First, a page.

These are some great suggestions. For whatever reason, the city seems to be experiencing an increased period of self-reflection. And that's a good thing. Articles like these can only help.# Thursday Nov 22, 2012
In the pre-dawn hours of April 30th of this year I woke to the sound of a bullhorn yelling un-intelligible orders. I ran naked outside and saw a military formation whose uniforms identified them as GSU, creeping slowly down my driveway. I laid down the pistol that I keep for protection and, contrary to Josh Davis’ assertion that I said “Motherfuckers”, said nothing and went back inside. I woke Amy, the 17 year old with whom I was living, and calmly told her to get dressed – that the GSU was invading the property.
Did you know John McAfee has a blog? Did you know it's the most insane-slash-interesting thing ever?# Monday Nov 19, 2012
I picked up a Nike+ FuelBand in San Francisco a couple of months ago. It's a nice piece of kit. On the wrist, it's comfortable and, more importantly, unobtrusive. In black at least, it looks just like a charity wristband, so hardly anyone even notices it. The tiny little light-up display is both adorable and looks futuristic as fuck.
But I have a couple of minor problems with it.
What the fuck is Nike+ Fuel? I've set a daily goal of 2,0001, but what does that actually mean? Is 2,000 a little or a lot? If I'm using this as a way to track my activity or to lose weight, I'd love to know exactly what this is supposed to represent2.
This isn't FuelBand-specific, and is more a problem with all phone peripherals, such as the Jawbone Up: If your peripheral has shitty battery life (the FuelBand gets less than a week per charge), can you not figure out some way to charge the peripheral off my phone? I've already have three things charging beside my bed each night, so if it's between your stupid peripheral and my Kindle or my phone, you're not going to win. Even some sort of pass-through between the phone charger and the phone that would siphon off enough to charge the peripheral would work for me.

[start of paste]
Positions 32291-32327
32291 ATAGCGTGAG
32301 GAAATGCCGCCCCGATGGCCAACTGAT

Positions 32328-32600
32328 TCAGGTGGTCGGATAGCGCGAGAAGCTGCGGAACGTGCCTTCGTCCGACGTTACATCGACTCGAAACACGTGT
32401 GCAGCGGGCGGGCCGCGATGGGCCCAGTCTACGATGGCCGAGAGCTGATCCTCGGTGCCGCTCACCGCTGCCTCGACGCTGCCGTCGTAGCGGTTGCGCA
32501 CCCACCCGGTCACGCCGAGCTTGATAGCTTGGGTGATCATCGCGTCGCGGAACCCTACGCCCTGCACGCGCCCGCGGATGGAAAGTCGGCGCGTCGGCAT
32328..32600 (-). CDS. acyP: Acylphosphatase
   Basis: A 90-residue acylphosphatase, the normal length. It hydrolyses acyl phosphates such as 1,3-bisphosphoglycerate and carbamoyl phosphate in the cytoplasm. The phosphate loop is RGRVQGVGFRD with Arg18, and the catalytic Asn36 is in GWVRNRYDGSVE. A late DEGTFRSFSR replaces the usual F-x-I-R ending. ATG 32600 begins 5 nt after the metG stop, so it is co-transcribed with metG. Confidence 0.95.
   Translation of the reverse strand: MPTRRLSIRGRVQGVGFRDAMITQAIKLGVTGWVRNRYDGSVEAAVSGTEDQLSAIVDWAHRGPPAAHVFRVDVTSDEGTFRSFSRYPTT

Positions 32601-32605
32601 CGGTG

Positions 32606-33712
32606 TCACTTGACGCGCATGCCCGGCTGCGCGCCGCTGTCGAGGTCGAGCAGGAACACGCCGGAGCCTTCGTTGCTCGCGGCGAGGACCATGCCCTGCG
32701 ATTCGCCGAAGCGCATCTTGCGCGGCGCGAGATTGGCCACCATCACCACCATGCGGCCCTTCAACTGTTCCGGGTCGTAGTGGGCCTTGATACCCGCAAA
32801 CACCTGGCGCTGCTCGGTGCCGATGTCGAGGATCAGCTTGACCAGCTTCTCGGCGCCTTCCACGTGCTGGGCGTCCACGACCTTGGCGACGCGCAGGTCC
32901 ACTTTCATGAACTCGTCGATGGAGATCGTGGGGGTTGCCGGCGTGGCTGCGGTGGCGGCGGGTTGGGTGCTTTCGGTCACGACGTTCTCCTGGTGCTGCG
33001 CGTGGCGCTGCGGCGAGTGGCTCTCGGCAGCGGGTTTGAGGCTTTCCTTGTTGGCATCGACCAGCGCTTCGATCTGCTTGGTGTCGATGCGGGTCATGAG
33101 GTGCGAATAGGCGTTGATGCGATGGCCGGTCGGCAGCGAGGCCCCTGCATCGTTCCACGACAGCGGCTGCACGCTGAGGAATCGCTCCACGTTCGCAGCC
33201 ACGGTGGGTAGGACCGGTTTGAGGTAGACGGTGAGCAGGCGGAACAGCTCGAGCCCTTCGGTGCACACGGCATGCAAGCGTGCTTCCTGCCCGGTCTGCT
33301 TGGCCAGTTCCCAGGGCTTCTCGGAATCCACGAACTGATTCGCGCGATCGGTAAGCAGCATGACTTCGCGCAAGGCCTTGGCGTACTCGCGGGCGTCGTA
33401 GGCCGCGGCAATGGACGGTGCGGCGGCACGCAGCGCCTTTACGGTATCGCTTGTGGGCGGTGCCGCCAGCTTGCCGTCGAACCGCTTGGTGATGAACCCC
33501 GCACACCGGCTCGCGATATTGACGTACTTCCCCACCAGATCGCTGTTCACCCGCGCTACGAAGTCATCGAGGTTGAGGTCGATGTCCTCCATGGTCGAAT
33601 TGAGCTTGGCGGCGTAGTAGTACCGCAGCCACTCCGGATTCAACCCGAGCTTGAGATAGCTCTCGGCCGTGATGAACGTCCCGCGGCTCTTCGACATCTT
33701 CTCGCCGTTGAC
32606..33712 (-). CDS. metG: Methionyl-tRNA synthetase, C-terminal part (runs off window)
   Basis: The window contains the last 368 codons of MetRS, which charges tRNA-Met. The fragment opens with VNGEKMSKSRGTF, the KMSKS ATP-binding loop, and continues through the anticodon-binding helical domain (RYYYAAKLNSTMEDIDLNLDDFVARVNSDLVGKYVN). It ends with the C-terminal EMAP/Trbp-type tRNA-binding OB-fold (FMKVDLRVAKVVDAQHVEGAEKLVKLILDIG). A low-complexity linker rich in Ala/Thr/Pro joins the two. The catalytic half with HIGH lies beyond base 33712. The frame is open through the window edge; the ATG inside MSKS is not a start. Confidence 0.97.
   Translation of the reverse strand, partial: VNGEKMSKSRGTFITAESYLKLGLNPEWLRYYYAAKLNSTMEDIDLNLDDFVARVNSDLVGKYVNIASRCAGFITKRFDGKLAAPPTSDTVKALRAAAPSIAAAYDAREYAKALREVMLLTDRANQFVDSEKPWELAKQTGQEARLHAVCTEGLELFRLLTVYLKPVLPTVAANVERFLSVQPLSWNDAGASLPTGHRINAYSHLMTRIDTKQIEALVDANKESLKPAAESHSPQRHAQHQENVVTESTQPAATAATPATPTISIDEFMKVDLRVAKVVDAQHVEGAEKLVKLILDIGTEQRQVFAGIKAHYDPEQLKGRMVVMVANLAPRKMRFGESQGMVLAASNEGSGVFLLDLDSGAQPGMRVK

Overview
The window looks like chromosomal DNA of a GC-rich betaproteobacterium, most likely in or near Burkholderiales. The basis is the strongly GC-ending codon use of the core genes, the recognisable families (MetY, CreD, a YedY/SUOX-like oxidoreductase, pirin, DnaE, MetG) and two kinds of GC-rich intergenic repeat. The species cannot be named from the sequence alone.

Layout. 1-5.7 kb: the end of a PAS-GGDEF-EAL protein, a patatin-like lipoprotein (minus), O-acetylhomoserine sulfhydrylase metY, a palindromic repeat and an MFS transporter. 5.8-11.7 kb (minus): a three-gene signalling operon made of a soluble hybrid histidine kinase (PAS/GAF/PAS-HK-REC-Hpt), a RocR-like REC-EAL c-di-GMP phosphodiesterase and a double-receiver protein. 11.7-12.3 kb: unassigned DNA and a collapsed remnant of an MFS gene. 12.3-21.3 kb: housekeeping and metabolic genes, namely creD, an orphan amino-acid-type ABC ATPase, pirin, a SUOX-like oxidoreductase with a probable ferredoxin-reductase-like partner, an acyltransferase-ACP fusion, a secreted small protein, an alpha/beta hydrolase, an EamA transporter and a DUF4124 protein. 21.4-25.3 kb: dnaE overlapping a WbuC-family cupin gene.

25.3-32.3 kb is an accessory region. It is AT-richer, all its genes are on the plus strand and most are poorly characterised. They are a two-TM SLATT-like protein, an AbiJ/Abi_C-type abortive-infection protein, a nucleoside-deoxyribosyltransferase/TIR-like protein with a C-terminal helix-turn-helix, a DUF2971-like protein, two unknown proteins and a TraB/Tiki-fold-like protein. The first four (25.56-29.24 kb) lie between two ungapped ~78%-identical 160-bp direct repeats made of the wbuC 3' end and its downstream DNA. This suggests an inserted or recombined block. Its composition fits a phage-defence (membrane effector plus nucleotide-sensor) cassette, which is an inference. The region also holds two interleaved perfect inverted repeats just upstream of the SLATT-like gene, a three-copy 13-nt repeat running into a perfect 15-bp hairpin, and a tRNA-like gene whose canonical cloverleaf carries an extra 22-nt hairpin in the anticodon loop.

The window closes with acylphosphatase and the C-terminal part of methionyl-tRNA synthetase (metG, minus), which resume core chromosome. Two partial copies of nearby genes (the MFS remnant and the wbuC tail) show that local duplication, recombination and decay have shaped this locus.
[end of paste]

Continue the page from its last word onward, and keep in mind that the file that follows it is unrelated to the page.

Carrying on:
Overall, it's not bad. It would never replace my Nike+ app on my phone (I've logged 1,493kms run - I am locked in), but it's a great supplement to it.
Sub-problem: how am I supposed to refer to these units? "Nike+ Fuel Units"? That's a bit of a mouthful, no? 2: This is like the problem when buying things off Xbox Live - the currency is "Xbox Points", which doesn't translate easily to euros, dollars or pounds. They're obfuscating how much you're spending. Why would Nike obfuscate the amount of exercise you're doing?
What exactly about a small salad with four or five miniature croutons makes Guy’s Famous Big Bite Caesar (a) big (b) famous or (c) Guy’s, in any meaningful sense?
Were you struck by how very far from awesome the Awesome Pretzel Chicken Tenders are? If you hadn’t come up with the recipe yourself, would you ever guess that the shiny tissue of breading that exudes grease onto the plate contains either pretzels or smoked almonds? Did you discern any buttermilk or brine in the white meat, or did you think it tasted like chewy air?
Why is one of the few things on your menu that can be eaten without fear or regret — a lunch-only sandwich of chopped soy-glazed pork with coleslaw and cucumbers — called a Roasted Pork Bahn Mi, when it resembles that item about as much as you resemble Emily Dickinson?
If you read just one restaurant review today, make it Pete Wells' review of Guy’s American Kitchen & Bar in the New York Times# Thursday Nov 15, 2012
1 minute read # Thursday Nov 15, 2012
To her family, I want to say: I am ashamed, I am culpable, and I am sorry. For every letter to my local politician I didn't write, for every protest I didn't join, for keeping quiet about abortion rights in the company of conservative relations and friends, for becoming complacent, for thinking that Ireland was changing, for not working hard enough to secure that change, for failing to create a society in which your wife, your daughter, your sister was able to access the care that she needed: I am sorry. You must think that we are barbarians.
An interesting side effect, which I hadn’t anticipated, was that I developed a blind trust in the things I used. I trusted my lamp to be bright enough to light up the wheel well of a truck when its tire went flat, and it was. I trusted my wallet to hold cash, boarding passes, and IDs without deforming or falling apart, and it did. I trusted that my towel would dry quickly, because it was designed for travel, and it did. I trusted the zippers on my backpack to stay closed as I hiked through the night, and they did. These might seem like stupid things to worry about, but when you have trust in everything you own, you don’t have to worry about anything. It’s liberating and an amazing feeling. My life was markedly better because of it.
I've got a bit of a bag problem. By this, I mean that I seem to accumulate bags, because I have this wild, irrational fear of not having the correct bag for any given situation.
(Look, I already acknowledged it was wild and irrational. Shut up.)
For Christmas last year, my wife got me a GoRuck GR1. It is, hands down, the best bag I've ever owned. It's the perfect size for a weekend away. It's the perfect size for carry-on luggage on an airplane. I've used it in the worst weather Ireland can throw at it and it's never once leaked or even gotten soggy. When I had my bike accident, the bag completely protected my MacBook Pro. Again, the best bag I've ever owned.
And I haven't bought another bag since I got it because I haven't needed another bag.
So I totally understand what Dustin Curtis is saying. It's always worth doing your research and spending a little extra money, if necessary, to make sure you get the best.2 minute read # Thursday Nov 8, 2012